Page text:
A Lullaby for Sam

Samuel David Sickmiller was born at 12:37am October 26, 2011. He weighed 8 lbs., 4 oz. and had a head full of black hair. He was born out of love and will remain forever loved, by family and friends.

“Samuel David, forever loved infant son of Mark and Jennifer Sickmiller, lost his life suddenly Oct. 26, 2011. Samuel is the cherished grandson of David R. and Terri Mueller, John and the late Nancy Sickmiller; the great grandson of Gloria T. Mueller and Marjorie Sickmiller; the nephew of Angie and Mark Armbruster, Adam and Danielle Sickmiller, Billy and Michelle Tegge, and Shaun and Amanda Reisenberg. Services were held privately for the family. ‘Unable are the loved to die, for love is immortality.’ —Emily Dickinson”

Sam’s dad, our good friend Mark, wrote a lullaby while our good friend Jen, Sam’s mom, was pregnant. Mark and Jen told me about it. At first, I couldn’t bring myself to listen to it, so sad I was for Jen, Mark and Sam. (Which, in retrospect, seems ridiculous when recognizing the strength Jen possessed to go through labor, knowing the outcome, and recognizing the strength both Mark and Jen have had to wake up in the morning to care for their beautiful golden retrievers, to eat, to put socks on, to breathe. They are two of the strongest people I know.)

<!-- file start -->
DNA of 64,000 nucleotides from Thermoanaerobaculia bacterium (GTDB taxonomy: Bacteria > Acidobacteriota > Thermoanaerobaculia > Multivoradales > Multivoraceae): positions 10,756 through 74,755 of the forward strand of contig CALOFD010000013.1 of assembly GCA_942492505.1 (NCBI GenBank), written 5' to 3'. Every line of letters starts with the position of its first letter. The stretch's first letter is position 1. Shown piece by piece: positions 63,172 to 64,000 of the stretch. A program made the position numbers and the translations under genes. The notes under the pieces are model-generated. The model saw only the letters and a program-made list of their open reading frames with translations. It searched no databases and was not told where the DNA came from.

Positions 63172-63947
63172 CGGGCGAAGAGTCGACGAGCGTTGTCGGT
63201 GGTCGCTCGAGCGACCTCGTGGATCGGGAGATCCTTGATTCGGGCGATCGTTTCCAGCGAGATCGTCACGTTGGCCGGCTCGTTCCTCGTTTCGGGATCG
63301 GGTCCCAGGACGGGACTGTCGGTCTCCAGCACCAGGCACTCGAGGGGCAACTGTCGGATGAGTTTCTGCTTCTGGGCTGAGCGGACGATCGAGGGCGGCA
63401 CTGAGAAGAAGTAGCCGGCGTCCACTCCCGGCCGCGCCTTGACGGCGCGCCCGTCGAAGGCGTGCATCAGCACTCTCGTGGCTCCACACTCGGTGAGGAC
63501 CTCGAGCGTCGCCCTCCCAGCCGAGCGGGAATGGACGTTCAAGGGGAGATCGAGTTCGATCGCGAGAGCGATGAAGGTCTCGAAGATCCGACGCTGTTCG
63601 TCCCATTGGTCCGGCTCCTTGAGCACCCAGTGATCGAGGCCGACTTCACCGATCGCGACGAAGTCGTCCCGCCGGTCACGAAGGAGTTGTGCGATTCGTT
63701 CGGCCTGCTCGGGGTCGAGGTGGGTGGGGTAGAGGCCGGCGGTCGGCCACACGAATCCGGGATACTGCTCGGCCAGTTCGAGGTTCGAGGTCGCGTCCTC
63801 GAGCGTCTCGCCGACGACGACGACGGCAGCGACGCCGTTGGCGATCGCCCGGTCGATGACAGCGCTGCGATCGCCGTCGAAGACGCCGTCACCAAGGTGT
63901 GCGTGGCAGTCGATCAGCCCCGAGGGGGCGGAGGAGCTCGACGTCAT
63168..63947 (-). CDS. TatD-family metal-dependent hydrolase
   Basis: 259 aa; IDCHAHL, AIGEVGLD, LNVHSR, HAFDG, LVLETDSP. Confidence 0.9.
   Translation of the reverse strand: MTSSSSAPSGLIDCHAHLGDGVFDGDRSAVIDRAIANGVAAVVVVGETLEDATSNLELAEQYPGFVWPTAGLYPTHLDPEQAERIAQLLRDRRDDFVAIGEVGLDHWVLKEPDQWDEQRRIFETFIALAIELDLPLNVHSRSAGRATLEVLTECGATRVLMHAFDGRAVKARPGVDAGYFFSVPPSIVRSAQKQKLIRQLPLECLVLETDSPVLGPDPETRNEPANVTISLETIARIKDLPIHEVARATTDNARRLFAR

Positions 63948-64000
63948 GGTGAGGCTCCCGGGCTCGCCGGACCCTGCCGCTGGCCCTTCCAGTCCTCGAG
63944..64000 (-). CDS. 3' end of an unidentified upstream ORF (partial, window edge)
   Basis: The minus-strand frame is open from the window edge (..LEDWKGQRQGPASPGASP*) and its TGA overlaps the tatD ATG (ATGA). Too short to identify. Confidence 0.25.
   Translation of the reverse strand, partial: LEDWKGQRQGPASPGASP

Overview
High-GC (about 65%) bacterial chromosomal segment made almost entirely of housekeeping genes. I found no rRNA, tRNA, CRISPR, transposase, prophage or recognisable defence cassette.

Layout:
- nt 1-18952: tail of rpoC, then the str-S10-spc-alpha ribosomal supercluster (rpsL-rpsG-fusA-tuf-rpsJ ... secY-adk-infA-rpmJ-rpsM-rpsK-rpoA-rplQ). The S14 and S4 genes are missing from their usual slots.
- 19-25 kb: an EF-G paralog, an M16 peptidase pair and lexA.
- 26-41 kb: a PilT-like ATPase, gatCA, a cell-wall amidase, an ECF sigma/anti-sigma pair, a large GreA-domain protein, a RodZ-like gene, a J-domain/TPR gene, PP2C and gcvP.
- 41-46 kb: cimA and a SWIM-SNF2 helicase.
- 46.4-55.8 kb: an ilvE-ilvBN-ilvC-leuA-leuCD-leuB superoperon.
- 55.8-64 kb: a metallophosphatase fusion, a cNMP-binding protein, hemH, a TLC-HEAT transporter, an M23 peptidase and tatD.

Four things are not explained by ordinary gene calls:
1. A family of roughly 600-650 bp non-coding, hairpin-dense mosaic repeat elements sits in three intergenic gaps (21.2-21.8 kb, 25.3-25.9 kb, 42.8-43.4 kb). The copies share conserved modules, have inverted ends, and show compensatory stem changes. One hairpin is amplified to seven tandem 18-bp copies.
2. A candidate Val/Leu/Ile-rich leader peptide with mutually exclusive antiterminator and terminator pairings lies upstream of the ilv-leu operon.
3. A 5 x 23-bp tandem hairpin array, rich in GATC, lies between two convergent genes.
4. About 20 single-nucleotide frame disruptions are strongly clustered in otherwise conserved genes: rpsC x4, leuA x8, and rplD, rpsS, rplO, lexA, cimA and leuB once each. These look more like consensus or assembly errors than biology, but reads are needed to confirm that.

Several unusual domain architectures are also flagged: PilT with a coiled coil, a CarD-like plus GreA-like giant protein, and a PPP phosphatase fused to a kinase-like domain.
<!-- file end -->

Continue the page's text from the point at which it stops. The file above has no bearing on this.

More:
A few days later, at around 3am, I woke suddenly from a hard sleep to one of the most beautiful songs I’ve ever heard. Andy, who was having trouble sleeping that night, was listening to it. Even never having heard it before I knew immediately that it was Sam’s lullaby. It is beautiful. And it is a most fitting tribute to wonderful Baby Sam.

I asked Jen and Mark if I could share it. They said yes. I wish the whole world could hear it. Because to listen to it is to listen to love.

You may listen to it here.

I can’t think of a more fitting quote than to end this post with the one Jen and Mark chose for Sam’s obituary. It holds such great truth. Sam, you are loved. By many.

“Unable are the loved to die, for love is immortality.” —Emily Dickinson